Department of Health Seal

TGM for the Implementation of the Hawai'i State Contingency Plan
Section 7.5


The previous section outlined factors that could control the concentration of vapors in the subsurface and immediately beneath the slab of an overlying building. As discussed, the collection of representative soil vapor samples for evaluation of potential vapor intrusion hazards is critical. Geologic factors that control vapor concentrations in the subsurface and temporal variations that control vapor concentrations over time must be considered when setting investigation objectives and collecting samples. Recommendations on the location, timing and frequency of soil vapor sample collection are presented in the following sections.

Data associated with discrete soil vapor samples are typically extrapolated over large distances and depths between individual sample points. This approach has been shown to be fraught with error in soil investigations due to an inability of a small number of individual samples to adequately capture the heterogeneity of contaminants in soil (see TGM Sections 3 through Section 5). This typically results in an underestimation of representative concentration of a chemical in soil within a targeted, “Decision Unit” area. The effect of subsurface heterogeneity on the representativeness of soil vapor samples has not been well studied but can be reasonably assumed to be less than recognized for contaminants in soil, due to an assumed more efficient distribution of vapor-phase contaminants by diffusion through soil pore space. This would in theory allow the mean concentration of VOCs in soil vapor for a targeted area to be determined by a fewer number of samples (or “increments”) than for soil.

With respect to vapor intrusion, the ultimate objective of an investigation is to estimate the average concentrations of VOCs in soil vapor that will or could enter a building over a sustained, exposure duration of six years (noncarcinogens; e.g., TPH) to thirty years (carcinogens; e.g., benzene and PCE). This requires the collection of soil vapor samples from the area of the subsurface, vapor plume most likely to contribute to vapor intrusion over the assumed, six- to thirty-year exposure duration. As is the case for soil, the objective of the investigation is generally not to identify the maximum concentration of VOCs present in soil vapors (i.e., acute exposure), although this may need to be considered on a site-specific basis. The use of short vapor point screen lengths in an attempt to identify worst-case, non-representative “hot spots” (or “cold spots”) is not strictly appropriate, in the same manner that small discrete soil samples are not representative of long-term exposure to contaminants in soil (see Section 3). The average over the assumed exposure area and duration is the goal. This would ultimately apply to the average concentration of a chemical in the indoor air.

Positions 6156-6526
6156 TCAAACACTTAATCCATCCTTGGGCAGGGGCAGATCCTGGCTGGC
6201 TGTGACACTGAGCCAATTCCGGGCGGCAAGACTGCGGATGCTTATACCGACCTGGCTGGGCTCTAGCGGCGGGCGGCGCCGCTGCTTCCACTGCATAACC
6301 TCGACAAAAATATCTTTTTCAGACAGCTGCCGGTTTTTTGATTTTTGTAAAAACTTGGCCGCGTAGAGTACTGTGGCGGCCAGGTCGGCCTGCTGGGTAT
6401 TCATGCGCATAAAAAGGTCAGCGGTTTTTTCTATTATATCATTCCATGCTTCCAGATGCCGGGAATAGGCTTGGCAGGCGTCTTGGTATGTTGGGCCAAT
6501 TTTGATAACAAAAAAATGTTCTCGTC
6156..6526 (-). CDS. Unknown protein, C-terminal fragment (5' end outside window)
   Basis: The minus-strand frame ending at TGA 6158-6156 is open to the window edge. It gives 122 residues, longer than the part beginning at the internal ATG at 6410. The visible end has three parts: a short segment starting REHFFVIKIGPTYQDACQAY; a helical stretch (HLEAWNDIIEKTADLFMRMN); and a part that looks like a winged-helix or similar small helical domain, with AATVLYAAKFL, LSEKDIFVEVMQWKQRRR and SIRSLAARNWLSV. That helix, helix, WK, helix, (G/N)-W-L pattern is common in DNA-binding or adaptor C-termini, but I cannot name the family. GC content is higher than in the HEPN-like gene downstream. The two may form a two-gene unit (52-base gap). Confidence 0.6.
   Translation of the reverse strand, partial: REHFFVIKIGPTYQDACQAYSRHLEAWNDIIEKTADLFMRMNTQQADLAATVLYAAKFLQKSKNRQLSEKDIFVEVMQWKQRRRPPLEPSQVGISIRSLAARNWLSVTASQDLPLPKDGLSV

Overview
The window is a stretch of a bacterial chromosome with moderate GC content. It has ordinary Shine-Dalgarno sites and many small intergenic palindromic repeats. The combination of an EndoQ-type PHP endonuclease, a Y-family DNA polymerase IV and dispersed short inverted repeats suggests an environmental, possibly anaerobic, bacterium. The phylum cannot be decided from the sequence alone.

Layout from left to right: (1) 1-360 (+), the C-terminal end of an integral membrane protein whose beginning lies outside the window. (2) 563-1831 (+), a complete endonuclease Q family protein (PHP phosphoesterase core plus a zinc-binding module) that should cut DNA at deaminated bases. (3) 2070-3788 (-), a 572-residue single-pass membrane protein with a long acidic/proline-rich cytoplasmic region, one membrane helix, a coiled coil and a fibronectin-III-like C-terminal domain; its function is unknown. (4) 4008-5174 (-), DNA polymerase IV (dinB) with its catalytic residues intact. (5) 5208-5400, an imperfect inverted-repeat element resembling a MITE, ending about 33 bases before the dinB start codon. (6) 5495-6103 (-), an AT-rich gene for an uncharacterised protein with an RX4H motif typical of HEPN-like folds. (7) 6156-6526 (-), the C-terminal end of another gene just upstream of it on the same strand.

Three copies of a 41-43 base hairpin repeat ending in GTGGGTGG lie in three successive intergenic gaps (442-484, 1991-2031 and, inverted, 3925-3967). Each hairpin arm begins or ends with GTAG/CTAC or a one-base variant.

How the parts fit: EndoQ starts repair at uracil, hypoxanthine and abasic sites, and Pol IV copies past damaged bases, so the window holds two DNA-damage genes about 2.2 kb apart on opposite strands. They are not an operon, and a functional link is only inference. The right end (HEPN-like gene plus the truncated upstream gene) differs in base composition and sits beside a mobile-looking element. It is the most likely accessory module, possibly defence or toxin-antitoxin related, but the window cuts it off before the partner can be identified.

The relatively small number of samples collected in the field, and the lack of well-thought-out Decision Units in soil vapor investigations typically means that the maximum concentration of a chemical detected in samples is used for comparison to soil gas action levels and decisions regarding the need for additional investigation or remediation (see Section and Section 7.14). This approach, although currently accepted by HDOH, is reminiscent of traditional soil investigation practices that have since been demonstrated to miss large areas of contamination and underestimate potential direct-exposure and other risks. Additional guidance on the collection of representative soil vapor samples with respect to long-term, vapor intrusion concerns is currently being developed by both the HDOH and other environmental agencies and private entities in the US. Updates on the optimal number and volume of soil vapor samples will be incorporated into the TGM as available